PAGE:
French President Jacques Chirac has made a dramatic last-ditch televised plea for a "Yes" vote in Sunday's referendum on the EU constitution.
Mr Chirac said a "No" vote would be a serious blow to the EU
Trying to buck the "No" trend which polls indicate, Mr Chirac urged voters not to use the referendum as a vote against the government.
It was a vote for the future, he said, adding that Europeans would see a French rejection as a "No" to Europe.
The EU constitution has to be ratified by all 25 member states to become law.
The latest opinion poll, by TNS Sofres-Unilog, shows the "No" camp on 54%, with "Yes" on 46%.
France is the second EU member to hold a referendum on the constitution. Spain's referendum resulted in a "Yes" vote, which was then ratified by both houses of parliament.
'Destiny in your hands'
Mr Chirac gave a brief but heartfelt performance, with the flags of France and Europe clearly visible behind him.
He said the vote was vital for the country's future.
"On Sunday each one of you will have in his hands part of the destiny of France," he said.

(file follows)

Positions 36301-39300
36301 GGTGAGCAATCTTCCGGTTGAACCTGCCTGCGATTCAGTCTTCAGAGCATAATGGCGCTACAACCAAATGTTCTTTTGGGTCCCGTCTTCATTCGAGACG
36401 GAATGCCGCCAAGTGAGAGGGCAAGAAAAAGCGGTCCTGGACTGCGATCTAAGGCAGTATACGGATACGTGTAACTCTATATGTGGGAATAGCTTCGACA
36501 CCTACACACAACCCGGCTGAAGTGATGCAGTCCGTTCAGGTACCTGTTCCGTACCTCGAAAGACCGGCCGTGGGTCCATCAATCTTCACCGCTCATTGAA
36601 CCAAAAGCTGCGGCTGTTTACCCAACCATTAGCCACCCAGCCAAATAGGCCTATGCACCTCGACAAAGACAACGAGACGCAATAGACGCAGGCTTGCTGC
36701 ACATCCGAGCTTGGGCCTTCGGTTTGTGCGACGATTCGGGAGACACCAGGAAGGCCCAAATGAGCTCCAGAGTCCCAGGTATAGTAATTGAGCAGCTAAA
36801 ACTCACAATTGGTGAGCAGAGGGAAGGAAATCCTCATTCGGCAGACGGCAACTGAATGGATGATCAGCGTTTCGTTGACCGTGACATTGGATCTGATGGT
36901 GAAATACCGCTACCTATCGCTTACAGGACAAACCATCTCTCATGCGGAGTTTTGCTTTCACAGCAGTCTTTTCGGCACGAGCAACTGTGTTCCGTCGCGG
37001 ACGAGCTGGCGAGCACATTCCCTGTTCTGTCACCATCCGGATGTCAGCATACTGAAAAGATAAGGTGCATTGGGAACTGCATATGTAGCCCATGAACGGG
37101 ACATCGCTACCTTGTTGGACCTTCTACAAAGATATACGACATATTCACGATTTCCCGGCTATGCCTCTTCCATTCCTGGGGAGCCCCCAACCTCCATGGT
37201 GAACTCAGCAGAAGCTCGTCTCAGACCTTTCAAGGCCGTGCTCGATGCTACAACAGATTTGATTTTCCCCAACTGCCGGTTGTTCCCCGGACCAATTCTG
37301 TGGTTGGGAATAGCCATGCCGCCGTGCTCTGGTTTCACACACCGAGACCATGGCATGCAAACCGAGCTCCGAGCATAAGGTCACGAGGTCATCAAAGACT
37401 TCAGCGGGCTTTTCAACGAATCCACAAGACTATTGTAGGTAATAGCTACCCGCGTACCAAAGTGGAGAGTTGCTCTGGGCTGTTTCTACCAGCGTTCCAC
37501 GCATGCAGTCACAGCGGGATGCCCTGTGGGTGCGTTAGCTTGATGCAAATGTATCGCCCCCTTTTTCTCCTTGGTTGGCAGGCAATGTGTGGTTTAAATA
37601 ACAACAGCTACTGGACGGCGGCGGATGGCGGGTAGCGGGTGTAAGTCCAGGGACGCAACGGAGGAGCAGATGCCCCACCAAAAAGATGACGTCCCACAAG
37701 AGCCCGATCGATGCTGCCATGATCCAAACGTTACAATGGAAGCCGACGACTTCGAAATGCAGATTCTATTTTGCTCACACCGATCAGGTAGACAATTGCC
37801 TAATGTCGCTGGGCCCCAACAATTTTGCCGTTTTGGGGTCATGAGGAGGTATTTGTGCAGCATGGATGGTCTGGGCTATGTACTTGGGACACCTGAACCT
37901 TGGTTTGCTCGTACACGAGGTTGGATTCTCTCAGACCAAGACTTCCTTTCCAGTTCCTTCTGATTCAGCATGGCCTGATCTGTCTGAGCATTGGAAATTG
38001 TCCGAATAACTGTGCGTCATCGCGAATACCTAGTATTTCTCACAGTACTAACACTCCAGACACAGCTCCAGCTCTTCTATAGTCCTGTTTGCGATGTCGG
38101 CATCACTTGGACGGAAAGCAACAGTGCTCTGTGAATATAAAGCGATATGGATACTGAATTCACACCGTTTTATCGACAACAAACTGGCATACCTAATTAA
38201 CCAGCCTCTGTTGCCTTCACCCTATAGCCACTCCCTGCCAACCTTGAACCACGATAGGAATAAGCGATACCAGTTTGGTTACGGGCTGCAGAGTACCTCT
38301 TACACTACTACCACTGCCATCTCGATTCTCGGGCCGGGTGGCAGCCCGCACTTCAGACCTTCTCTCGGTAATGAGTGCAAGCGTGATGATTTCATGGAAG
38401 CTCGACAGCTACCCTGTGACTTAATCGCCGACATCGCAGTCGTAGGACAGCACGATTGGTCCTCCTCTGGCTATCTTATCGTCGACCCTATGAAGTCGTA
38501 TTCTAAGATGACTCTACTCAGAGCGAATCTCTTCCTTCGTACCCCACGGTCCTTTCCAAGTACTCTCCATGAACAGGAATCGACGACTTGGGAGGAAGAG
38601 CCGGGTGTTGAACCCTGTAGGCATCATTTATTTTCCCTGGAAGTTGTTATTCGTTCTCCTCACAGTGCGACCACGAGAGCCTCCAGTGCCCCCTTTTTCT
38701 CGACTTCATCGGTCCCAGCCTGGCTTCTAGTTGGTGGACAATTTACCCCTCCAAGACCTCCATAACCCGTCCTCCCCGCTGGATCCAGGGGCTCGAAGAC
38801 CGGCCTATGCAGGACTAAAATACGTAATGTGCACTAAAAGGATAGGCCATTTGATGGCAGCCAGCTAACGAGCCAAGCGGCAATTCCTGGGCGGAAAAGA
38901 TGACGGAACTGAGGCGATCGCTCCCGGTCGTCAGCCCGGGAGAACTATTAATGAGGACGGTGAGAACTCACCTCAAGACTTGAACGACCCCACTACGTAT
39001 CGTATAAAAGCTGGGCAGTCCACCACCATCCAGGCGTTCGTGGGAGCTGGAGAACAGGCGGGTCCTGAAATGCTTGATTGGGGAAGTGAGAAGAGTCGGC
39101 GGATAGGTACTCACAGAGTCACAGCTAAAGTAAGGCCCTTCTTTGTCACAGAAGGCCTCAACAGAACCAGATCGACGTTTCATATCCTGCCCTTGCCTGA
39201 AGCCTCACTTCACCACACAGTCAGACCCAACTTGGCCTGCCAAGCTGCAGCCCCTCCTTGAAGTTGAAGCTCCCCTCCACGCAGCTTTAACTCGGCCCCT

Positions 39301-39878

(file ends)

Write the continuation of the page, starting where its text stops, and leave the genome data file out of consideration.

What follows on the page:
"We must not mistake the question," he added. "It is not about saying yes or no to the government. It is about your future and that of your children, of the future of France and the future of Europe."
But he hinted that the government's popularity was an issue and that he might sack Prime Minister Jean-Pierre Raffarin, saying he would give a "new impetus" to policy.
He said Europe faced stiff economic competition from the US and Asia and had to defend its values.
A vote against the treaty would be a serious blow to the EU, he added.
"It would open a period of divisions, doubts, uncertainties,"he said. "It's an illusion to believe that Europe would pick up better than ever with another project. Because there is no other project."
Mr Chirac tried to calm fears of an attack on France's social model, saying it would be protected from any savage economic free-for-all within the union.
The French president also gave an assurance that the people would be consulted in a referendum over whether to allow Turkey entry to the EU.
Eleven successive polls have shown a clear lead for the "No" camp in France.
The "No" camp has united disparate aggrieved groups
Treaty rejectionists are also ahead in the Netherlands, which will hold a referendum on 1 June.
The BBC Paris correspondent says some voters want to protest against the centre-right government, but many others fundamentally object to a constitution they think will destroy the social benefits that French society has accrued over the years.
The treaty is aimed at streamlining decision-making in the enlarged EU of 25 nations.
A leading opponent, former Socialist Prime Minister Laurent Fabius, urged voters to turn out in force in Sunday's referendum.